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|Case Number:||Criminal Appeal 5 of 2018|
|Parties:||Geoffrey Mutai v Republic|
|Date Delivered:||19 Dec 2018|
|Court:||High Court at Narok|
|Judge(s):||Bwonwong'a Justus Momanyi|
|Citation:||Geoffrey Mutai v Republic  eKLR|
|Case History:||(Being an appeal from the judgement and sentence dated 28/2/2018 in Criminal Case No. 482 of 2015 in the Chief Magistrate’s court at Narok, R. v. Geoffrey Mutai)|
|History Docket No:||Criminal Case 482 of 2015|
|Case Outcome:||Appeal partly allowed.|
|Disclaimer:||The information contained in the above segment is not part of the judicial opinion delivered by the Court. The metadata has been prepared by Kenya Law as a guide in understanding the subject of the judicial opinion. Kenya Law makes no warranties as to the comprehensiveness or accuracy of the information|
REPUBLIC OF KENYA
IN THE HIGH COURT OF KENYA AT NAROK
CRIMINAL APPEAL NO 5 OF 2018
(Being an appeal from the judgement and sentence dated 28/2/2018 in Criminal Case No. 482 of 2015 in the Chief Magistrate’s court at Narok, R. v. Geoffrey Mutai)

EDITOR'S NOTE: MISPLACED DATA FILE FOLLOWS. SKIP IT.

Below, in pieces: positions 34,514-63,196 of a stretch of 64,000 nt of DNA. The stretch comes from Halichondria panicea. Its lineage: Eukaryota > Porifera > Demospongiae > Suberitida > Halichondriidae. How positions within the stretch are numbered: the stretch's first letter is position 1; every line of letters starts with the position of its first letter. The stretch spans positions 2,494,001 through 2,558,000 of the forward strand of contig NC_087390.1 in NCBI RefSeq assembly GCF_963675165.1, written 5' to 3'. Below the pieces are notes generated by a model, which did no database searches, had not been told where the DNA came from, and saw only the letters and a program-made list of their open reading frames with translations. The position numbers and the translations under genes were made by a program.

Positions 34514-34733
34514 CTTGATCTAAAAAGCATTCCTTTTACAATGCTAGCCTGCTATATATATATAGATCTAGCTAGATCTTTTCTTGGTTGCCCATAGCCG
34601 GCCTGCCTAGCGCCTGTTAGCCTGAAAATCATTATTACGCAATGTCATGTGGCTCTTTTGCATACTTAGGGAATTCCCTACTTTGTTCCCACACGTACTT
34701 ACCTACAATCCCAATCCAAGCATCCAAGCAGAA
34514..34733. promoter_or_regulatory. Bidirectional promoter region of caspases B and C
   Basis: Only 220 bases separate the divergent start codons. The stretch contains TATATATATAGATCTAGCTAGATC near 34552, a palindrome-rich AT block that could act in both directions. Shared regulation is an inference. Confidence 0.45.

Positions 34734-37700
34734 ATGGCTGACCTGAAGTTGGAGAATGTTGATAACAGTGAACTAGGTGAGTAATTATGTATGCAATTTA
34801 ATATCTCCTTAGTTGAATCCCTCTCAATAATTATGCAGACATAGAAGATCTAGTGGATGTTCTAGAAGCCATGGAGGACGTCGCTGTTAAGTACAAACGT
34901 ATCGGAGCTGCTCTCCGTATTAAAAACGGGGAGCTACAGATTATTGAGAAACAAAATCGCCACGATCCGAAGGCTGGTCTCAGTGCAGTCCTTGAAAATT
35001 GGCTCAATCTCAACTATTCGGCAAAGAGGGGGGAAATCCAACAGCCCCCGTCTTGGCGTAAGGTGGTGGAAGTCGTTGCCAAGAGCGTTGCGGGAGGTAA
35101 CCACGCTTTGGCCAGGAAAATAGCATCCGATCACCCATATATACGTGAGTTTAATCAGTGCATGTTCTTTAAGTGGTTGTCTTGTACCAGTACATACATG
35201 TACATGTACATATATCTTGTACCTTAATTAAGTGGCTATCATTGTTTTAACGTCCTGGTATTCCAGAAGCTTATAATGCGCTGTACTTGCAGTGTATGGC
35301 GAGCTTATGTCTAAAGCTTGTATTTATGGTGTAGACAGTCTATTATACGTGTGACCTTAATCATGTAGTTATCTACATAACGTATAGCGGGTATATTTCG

1. The appellant has appealed against his conviction and sentence in respect of the offence of defilement contrary to section 8(1) and 8(4) of the Sexual Offences Act No. 3 of 2006.
2. The state has supported both the conviction and sentence.
3. The appellant was convicted on the direct evidence of the complainant (PW 1). PW 1 gave sworn evidence after undergoing a successful voir dire examination.
4. In this court, the appellant has raised five grounds in his petition of appeal. In ground one, the appellant has faulted the trial court both in law and fact for convicting him when penetration was not proved. In this regard, the complainant testified that the appellant was his friend. She further testified that they discussed and agreed to stay together. She also testified that she agreed to be married by the appellant. As a result, she moved to the home of the appellant towards the end of March 2015.
5. It was also her evidence that they used to make love and played sex every day. She then decided to leave school. Her father, JKM (PW 2) went and took her away from the home of the appellant. PW 2 then took her to Longisa District Hospital where she was examined. Upon examination, she was found not pregnant.